In Part Two of his look back at Britain’s journey with the EU, Otto English charts how Eurosceptic forces were unleashed after the 1975 Referendum and channelled in the 2010s by those looking to capitalise on the increasingly hard lives of many in the UK.
As Britain leaves the EU on 31 January 2020, Mike Buckley argues that Remainers must redouble their efforts to protect democracy and fight for an open and tolerant culture.
As more harrowing stories emerge of people starving to death in the UK following benefits cuts, Natalie Bloomer asks why society isn’t outraged.
As Big Ben (doesn’t) count down to ‘Brexit Day’ on 31 January, Otto English considers how Britain fell into the grip of a petty nationalism, warned against by the world’s greatest physicist.
Stephen Komarnyckyj wonders why Labour views its most successful leaders – Wilson and Blair – in such harsh terms.
The former Prime Minister said in a speech that he agrees with George Orwell’s distinction between “patriotism” and “nationalism” and fears the Union of the UK could be over without fundamental constitutional reform.
Hardeep Matharu explains how Laurence Fox’s myopia about the role of Sikh soldiers in World War One is a wider British problem of imperial amnesia.
Bonnie Greer on what Prince Harry and Laurence Fox’s different approaches to the world in which we live tell us about privilege, race and hierarchy – and the distinction between the White Man and the white man.
Joseph Shaw meets Lesley Gibson, who has MS, and was taken to court for growing her own cannabis – because the batch prescribed to her legally was too expensive.
James Melville explores how Boris Johnson can respond to a protest vote against the territorial injustice of austerity.
Brian Cathcart, Professor of Journalism at Kingston University, on why Britain’s right-wing press will be intent on destroying the marriage of the Duke and Duchess of Sussex now more than ever.
MEP and leader of Northern Ireland’s Alliance Party says the DUP were fools for trusting Boris Johnson who was always going to betray Unionism.
Stephen Colegrave delves into the Prime Minister’s empathy gap and why it will inevitably let down the Conservative Party’s new northern voters.
The former Chief Inspector of Prisons, Nick Hardwick, argues that time is running out for a progressive alternative to Boris Johnson’s backward plans for the criminal justice system.
The knighthood for Iain Duncan Smith shows the disdain of the ruling class for the most vulnerable people in society, argues Natalie Bloomer
Part One of Otto English’s take on the 2010s, exploring how Britain stumbled from the financial crisis into the euphoria of the London Olympic Games – only for a repressed and angry populism to rear its head.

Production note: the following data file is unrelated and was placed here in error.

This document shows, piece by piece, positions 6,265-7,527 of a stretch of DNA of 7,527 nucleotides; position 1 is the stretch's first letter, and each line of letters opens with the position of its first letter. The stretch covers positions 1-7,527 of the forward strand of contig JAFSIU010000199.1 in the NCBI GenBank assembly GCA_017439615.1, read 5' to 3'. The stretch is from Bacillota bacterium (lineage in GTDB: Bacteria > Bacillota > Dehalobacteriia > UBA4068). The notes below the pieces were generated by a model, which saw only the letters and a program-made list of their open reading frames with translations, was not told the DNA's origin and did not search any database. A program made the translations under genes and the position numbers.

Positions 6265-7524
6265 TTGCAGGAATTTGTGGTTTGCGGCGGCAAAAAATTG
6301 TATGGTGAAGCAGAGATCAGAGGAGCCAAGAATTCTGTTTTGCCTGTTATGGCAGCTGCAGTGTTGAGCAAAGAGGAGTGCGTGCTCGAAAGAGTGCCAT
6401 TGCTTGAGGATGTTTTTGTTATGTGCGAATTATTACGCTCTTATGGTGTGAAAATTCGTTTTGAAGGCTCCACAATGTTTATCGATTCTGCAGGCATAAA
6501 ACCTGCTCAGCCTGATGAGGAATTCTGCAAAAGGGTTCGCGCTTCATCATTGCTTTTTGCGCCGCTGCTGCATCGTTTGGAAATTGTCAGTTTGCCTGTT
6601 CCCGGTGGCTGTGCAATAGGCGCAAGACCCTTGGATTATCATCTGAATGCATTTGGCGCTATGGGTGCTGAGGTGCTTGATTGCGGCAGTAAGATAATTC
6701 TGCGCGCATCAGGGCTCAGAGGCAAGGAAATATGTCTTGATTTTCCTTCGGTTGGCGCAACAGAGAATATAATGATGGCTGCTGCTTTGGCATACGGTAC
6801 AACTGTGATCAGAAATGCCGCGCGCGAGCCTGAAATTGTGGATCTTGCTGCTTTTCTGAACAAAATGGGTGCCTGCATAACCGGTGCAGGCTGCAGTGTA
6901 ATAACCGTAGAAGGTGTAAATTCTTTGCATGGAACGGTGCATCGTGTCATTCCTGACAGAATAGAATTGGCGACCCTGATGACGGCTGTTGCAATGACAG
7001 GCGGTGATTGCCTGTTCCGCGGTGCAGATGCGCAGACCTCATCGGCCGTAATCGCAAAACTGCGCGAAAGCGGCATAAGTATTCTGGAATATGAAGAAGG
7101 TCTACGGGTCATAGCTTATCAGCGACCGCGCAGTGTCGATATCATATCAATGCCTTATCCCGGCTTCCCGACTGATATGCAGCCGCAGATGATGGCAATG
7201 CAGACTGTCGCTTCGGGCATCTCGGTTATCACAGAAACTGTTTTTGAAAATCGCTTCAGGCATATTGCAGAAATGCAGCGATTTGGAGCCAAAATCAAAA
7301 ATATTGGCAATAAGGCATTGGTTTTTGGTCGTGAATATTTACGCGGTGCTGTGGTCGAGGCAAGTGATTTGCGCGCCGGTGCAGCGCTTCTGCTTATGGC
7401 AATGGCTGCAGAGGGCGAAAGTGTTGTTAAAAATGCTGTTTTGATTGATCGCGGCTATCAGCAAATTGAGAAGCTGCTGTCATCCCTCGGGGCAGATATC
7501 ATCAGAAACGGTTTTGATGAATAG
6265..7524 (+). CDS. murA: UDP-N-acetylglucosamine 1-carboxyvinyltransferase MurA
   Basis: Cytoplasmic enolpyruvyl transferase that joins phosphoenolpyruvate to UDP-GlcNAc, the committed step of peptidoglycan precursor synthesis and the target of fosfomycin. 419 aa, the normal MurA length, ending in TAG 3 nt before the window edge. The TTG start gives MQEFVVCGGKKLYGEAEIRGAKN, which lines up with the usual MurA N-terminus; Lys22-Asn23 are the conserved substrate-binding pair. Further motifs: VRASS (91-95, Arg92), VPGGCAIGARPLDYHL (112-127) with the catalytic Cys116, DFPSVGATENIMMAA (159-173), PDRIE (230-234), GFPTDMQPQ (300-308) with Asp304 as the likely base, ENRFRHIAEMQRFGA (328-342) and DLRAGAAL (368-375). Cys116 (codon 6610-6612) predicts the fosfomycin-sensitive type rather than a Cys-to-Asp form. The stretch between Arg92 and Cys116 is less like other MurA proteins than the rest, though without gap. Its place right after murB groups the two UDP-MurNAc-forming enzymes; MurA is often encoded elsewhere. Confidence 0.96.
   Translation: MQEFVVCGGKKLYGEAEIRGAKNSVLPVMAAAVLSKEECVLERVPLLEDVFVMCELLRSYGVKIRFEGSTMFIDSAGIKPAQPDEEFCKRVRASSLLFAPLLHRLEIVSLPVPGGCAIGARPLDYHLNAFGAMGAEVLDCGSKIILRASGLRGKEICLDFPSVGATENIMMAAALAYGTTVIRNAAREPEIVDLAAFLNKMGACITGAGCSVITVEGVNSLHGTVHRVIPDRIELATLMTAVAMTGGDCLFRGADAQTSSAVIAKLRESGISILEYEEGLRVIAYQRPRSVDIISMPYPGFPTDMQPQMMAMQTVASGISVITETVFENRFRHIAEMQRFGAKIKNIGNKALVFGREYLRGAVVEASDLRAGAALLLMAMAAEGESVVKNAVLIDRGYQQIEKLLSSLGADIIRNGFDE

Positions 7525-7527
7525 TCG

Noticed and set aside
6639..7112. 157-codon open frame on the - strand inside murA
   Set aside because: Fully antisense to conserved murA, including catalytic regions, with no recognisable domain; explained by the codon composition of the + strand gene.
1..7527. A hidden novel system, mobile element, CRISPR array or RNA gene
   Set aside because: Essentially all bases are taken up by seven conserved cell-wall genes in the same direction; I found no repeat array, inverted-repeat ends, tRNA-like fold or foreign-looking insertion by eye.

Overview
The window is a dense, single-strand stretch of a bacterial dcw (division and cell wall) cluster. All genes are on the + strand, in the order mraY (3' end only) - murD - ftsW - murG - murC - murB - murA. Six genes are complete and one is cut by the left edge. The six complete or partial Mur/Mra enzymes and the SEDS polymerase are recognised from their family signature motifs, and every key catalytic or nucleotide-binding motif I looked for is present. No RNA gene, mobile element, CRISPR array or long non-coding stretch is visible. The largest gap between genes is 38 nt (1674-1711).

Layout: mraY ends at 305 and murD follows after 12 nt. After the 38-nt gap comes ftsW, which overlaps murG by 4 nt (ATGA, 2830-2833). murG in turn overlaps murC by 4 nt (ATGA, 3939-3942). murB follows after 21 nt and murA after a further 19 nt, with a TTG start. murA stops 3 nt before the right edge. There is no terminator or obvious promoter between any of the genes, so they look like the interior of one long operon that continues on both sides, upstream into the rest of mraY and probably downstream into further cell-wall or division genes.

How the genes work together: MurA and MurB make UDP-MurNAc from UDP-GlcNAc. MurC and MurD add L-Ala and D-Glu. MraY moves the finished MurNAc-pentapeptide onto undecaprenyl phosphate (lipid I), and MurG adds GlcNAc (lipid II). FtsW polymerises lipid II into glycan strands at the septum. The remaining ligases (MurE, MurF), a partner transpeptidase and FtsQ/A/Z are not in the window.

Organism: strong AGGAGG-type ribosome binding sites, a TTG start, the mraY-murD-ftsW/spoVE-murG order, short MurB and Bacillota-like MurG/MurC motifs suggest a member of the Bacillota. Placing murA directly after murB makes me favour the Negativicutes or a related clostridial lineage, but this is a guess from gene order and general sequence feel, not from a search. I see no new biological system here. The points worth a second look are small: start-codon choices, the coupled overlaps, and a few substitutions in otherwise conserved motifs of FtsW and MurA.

Bonnie Greer explores the divide between city and country in Britain and how this will be played on in the years ahead to sow more discord, not unity.
Brexit is a fault line which has triggered a realignment of loyalties in the island of Ireland – will Northern Ireland be left behind by English nationalism?
The Labour Party must work out how to scrutinise the Government on Brexit and outbid the Tories on the NHS, public services and aspiration to keep its current voters and win back its heartlands.
Hardeep Matharu speaks to acclaimed playwright Frank McGuinness about where the nationalist Brexit project being trumpeted by Boris Johnson could end up
Now that English Nationalism has been unleashed, Peter Jukes argues that we must all try to restore England’s buried civic tolerance and historic diversity.
Former senior Lib Dem researcher Gareth Roberts on the wake-up call provided by the 2019 General Election result which means he can no longer sit on the sidelines and lament his feelings of political homelessness. How did you feel at 10pm last Thursday when the BBC declared that the exit poll was projecting a Tory…
How the defeat of Jeremy Corbyn’s Labour Party in the 2019 General Election fits within a wider global shift to the right.
With the Tories already planning for a general election in five years, David Hencke looks at their vulnerabilities and the prospects of a progressive counter-attack.
Brexiters loaned Boris Johnson their votes in the 2019 General Election, which was dominated by the issue of Britain leaving the EU – can Labour win back their natural supporters next time around?
The party badly needs a period of reflection to learn the lessons, not just of this week, but of the decade, if it is to have a hope of winning the next general election.
Boris Johnson’s sweeping victory is a disaster for the country, but he cannot deliver on his false promises. Here’s how to survive and resist because his nemesis will come.
Hardeep Matharu reflects on the personal story of her parents’ political shift towards the right – and what it might represent about Britain as a whole.
One of the tragedies of the 2019 General Election campaign is that the fundamental decision about the type of country we will become has not been made clear to voters
Film-maker Sheridan Flynn explores English identity through an Irish lens and what Britain can learn from Ireland about how the divisions of Brexit can ever be healed.
The overturning of the convictions of the ‘Oval Four’ by the Court of Appeal shows our under-funded and chaotic criminal justice system working. Unfortunately this is an exception not the rule